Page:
• M. Ghaffari and B. Haeupler. Near Optimal Leader Election in Multi-Hop Radio Networks (2012).
82/5The Wake-Up Problem
  • T. Jurdzinski and G. Stachowiak. Probabilistic Algorithms for the Wakeup Problem in Single-Hop Radio Networks (2002).
  • S. Daum, F. Kuhn and C. Newport. Efficient Symmetry Breaking in Multi-Channel Radio Networks (2012). [you are only responsible for the single result in Section 4.2, though you will need to read Section 4.1 to understand it.]
92/7Local Broadcast
  • M. Bender, M. Farach-Colton, S. He, B. Kuszmaul and C. Leiserson. Adversarial Contention Resolution for Simple Channels (2005).
  • M. Ghaffari, B. Haeupler, N. Lynch and C. Newport. Bounds on Contention Management in Radio Networks (2012). [Only read results for the classical model (in this paper "classical" = "protocol").]
102/12Distributed Network Structuring
  • F. Kuhn, T. Moscibroda and R. Wattenhoffer. Initializing Newly Deployed Ad Hoc and Sensor Networks (2004).
  • T. Moscibroda and R. Wattenhoffer. Maximal Independent Sets in Radio Networks (2005).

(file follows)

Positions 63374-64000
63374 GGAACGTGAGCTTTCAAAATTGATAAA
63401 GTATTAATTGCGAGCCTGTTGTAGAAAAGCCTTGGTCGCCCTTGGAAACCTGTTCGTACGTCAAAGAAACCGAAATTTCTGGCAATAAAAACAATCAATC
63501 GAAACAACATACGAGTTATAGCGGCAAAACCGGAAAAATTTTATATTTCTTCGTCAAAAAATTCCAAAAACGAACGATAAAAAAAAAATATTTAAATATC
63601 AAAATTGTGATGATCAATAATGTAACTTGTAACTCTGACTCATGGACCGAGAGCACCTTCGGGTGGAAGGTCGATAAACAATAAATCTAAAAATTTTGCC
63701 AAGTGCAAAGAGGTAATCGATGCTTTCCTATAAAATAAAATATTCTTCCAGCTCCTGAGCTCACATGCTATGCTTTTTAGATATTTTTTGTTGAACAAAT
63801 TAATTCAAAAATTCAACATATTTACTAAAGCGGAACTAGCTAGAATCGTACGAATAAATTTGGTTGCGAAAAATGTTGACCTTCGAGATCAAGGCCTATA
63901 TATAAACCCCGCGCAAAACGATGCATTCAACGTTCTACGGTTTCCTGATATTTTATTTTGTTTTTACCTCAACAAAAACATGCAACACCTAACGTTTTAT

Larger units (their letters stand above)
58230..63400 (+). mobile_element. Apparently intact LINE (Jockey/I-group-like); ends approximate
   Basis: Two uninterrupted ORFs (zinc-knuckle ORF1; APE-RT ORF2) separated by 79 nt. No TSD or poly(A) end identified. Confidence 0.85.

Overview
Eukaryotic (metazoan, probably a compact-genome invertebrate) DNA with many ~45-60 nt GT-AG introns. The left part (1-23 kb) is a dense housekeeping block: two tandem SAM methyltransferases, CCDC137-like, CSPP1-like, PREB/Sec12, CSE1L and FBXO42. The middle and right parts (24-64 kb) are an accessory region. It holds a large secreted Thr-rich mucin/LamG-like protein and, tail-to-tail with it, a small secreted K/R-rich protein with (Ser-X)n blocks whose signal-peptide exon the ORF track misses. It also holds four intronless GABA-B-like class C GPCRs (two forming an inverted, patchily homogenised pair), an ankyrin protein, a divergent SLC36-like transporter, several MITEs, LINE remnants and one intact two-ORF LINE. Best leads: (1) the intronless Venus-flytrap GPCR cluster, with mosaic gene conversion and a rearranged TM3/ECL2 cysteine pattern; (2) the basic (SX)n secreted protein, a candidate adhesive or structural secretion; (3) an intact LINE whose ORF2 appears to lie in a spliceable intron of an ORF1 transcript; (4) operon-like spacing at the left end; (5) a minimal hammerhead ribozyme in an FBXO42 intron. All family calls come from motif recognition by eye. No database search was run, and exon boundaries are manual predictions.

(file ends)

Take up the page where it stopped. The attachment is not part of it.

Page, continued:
• [Ask about extra credit opportunity here.]
Part 2: The Physical Model
112/14Connectivity Scheduling: Early Results
  • T. Moscibroda and R. Wattenhofer. The Complexity of Connectivity in Wireless Networks (2006).
  • T. Moscibroda. The Worst-Case Capacity of Wireless Sensor Networks (2007).
122/19Connectivity Scheduling: Optimal/Distributed Results
  • M. M. Halldorsson and P. Mitra. Wireless Connectivity and Capacity (2012).
  • M. M. Halldorsson and P. Mitra. Distributed Connectivity of Wireless Networks (2012).
132/21Capacity and Link Scheduling: Centralized Results
  • O. Goussevskaia, R. Wattenhofer, M. Halldorsson, and E. Welzl. Capacity of Arbitrary Wireless Networks (2009).
  • M. M. Halldorsson and P. Mitra. Wireless Capacity with Oblivious Power in General Metrics (2011).
142/26Capacity and Link Scheduling: Distributed Results
  • T. Kesselheim and B. Vocking. Distributed Contention Resolution in Wireless Networks (2010).
  • M. Halldorsson and P. Mitra. Nearly Optimal Bounds for Distributed Wireless Scheduling in the SINR Model (2011).
152/28Dynamic Link Scheduling
  • T. Kesselheim. Dynamic Packet Scheduling in Wireless Networks (2012).
  • G. Pei and V. A. Kumar. Low-Complexity Scheduling for Wireless Networks (2012).
163/12Structuring Networks
  • C. Scheideler, A. Richa, and P. Santi. An O(log n) Dominating Set Protocol for Wireless Ad-Hoc Networks under the Physical Interference Model (2008).